Preface
The entries in this Reference Manual are meant to provide in reasonable length an authoritative,complete,
and formal summary about their respective subjects.More information about the use of PostgreSQL,in
narrative,tutorial,or example form,may be found in other parts of the PostgreSQL documentation set.
See the cross-references listed on each reference page.
The Reference Manual entries are also available as traditional “man” pages.i
I.SQL Commands
This part contains reference information for the SQL commands supported by PostgreSQL.By “SQL”
the language in general is meant;information about the standards conformance and compatibility of each
command can be found on the respective reference page.
ABORT
Name
ABORT — abort the current transaction
Synopsis
ABORT [ WORK | TRANSACTION ]
Inputs
None.
Outputs
ROLLBACK
Message returned if successful.
WARNING:ROLLBACK:no transaction in progress
If there is not any transaction currently in progress.
Description
ABORT rolls back the current transaction and causes all the updates made by the transaction to be dis-
carded.This command is identical in behavior to the SQL92 command ROLLBACK,and is present only for
historical reasons.
Notes
Use COMMIT to successfully terminate a transaction.
Usage
To abort all changes:
ABORT WORK;1
ABORTCompatibility
SQL92
This command is a PostgreSQL extension present for historical reasons.ROLLBACK is the SQL92 equiva-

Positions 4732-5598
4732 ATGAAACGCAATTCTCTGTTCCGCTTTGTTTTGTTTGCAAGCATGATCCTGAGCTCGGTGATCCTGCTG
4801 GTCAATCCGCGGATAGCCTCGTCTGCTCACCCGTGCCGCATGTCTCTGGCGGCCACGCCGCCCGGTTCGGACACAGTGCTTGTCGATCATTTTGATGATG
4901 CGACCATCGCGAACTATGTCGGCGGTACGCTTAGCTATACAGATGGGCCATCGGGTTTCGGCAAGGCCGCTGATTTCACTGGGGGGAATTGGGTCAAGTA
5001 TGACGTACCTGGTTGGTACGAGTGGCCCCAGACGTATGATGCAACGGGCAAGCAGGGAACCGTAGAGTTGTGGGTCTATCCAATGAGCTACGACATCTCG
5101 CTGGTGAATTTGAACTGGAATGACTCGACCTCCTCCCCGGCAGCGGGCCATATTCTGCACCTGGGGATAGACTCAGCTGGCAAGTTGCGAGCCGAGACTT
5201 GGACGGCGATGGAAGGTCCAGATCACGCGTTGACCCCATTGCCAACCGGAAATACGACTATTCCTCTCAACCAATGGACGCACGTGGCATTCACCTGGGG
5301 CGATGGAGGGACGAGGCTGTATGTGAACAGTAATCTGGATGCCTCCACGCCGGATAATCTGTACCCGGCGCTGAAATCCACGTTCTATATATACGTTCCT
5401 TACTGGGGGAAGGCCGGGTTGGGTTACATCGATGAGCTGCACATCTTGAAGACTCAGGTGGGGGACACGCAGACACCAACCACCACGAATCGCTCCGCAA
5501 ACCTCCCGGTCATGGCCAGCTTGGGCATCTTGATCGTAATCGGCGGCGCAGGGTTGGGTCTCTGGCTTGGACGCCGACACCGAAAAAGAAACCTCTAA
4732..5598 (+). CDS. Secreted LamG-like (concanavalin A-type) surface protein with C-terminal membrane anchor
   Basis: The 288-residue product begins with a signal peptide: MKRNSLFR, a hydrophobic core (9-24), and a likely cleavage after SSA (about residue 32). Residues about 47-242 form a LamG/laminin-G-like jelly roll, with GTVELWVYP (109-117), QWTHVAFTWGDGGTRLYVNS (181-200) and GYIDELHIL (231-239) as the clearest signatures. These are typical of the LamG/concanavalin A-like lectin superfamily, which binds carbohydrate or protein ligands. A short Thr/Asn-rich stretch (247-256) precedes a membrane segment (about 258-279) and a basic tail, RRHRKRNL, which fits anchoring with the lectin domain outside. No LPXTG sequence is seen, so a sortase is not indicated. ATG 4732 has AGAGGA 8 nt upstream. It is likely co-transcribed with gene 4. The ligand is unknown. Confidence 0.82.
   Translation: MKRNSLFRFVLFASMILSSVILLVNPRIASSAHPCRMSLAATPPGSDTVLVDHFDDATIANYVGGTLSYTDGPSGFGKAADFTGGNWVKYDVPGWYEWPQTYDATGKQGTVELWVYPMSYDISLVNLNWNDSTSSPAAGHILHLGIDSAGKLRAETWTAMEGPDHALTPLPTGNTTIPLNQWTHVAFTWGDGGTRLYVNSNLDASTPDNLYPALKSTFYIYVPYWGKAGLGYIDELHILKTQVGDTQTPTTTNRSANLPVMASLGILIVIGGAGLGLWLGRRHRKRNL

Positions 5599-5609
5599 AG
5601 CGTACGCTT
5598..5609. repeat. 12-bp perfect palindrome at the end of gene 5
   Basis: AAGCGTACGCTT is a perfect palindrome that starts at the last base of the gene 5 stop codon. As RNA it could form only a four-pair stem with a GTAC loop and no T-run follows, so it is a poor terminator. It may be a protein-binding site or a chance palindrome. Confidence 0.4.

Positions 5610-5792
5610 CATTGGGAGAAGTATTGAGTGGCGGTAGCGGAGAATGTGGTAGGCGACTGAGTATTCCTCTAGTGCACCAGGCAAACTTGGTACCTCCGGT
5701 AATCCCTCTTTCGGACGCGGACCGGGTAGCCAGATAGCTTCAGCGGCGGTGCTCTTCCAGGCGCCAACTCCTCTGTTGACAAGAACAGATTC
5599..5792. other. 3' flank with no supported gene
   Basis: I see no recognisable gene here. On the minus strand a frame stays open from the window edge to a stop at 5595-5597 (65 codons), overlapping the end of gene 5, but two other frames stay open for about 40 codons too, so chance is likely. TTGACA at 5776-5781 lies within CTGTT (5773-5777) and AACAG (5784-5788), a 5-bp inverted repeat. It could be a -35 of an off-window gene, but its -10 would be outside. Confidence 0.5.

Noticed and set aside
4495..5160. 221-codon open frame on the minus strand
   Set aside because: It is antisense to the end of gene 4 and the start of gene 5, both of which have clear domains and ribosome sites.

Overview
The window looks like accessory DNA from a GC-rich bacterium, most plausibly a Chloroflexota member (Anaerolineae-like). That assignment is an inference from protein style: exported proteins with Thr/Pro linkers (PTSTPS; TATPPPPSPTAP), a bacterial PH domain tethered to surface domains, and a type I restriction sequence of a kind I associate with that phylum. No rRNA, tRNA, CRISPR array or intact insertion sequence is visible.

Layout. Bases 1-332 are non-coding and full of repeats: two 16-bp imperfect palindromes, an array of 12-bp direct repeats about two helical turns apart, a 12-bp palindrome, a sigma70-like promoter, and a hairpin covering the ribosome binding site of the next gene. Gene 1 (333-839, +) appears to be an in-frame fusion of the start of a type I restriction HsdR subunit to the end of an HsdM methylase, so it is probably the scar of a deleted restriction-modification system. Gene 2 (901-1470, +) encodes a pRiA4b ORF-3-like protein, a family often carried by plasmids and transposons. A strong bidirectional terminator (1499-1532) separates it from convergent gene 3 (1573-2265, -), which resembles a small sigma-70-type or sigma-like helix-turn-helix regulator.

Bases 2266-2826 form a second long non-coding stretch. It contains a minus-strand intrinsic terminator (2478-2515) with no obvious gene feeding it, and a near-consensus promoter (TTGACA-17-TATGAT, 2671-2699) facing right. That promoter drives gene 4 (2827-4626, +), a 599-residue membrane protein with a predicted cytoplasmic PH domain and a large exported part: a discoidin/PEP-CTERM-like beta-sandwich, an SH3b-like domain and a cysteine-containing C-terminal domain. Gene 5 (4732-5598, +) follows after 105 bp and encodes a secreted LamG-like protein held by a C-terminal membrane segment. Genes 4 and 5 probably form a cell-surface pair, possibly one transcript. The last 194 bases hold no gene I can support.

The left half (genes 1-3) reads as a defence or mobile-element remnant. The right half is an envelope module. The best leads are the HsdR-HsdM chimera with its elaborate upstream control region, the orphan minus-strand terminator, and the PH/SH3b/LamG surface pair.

lent command.2
ALTER DATABASE
Name
ALTER DATABASE — change a database
Synopsis
ALTER DATABASE name SET variable { TO | = } { value | DEFAULT }
ALTER DATABASE name RESET variable
Description
ALTER DATABASE is used to change the session default of a run-time configuration variable for a Post-
greSQL database.Whenever a new session is subsequently started in that database,the specified value
becomes the session default value.The database-specific default overrides whatever setting is present in
postgresql.conf or has been received fromthe postmaster.
Only a superuser or the database owner can change the session defaults for a database.
Parameters
name
The name of the database whose session defaults are to be altered.
variable
value
Set the session default for this database of the specified configuration variable to the given value.If
value is DEFAULT or,equivalently,RESET is used,the database-specific variable setting is removed
and the system-wide default setting will be inherited in new sessions.Use RESET ALL to clear all
settings.
SeeSETand the Administrator’s Guide for more information about allowed variable names and
values.
Diagnostics
ALTER DATABASE
Message returned if the alteration was successful.1
ALTER DATABASEERROR:database"dbname"does not exist
Error message returned if the specified database is not known to the system.
Notes
UsingALTER USER,it is also possible to tie a session default to a specific user rather than a database.
User-specific settings override database-specific ones if there is a conflict.
Examples
To disable index scans by default in the database test:
ALTER DATABASE test SET enable_indexscan TO off;
Compatibility
The ALTER DATABASE statement is a PostgreSQL extension.
See Also ALTER USER,CREATE DATABASE,DROP DATABASE,SET2
ALTER GROUP
Name
ALTER GROUP — add users to a group or remove users froma group
Synopsis
ALTER GROUP name ADD USER username [,...]
ALTER GROUP name DROP USER username [,...]
Inputs
name
The name of the group to modify.
username
Users which are to be added or removed fromthe group.The user names must exist.
Outputs
ALTER GROUP
Message returned if the alteration was successful.
Description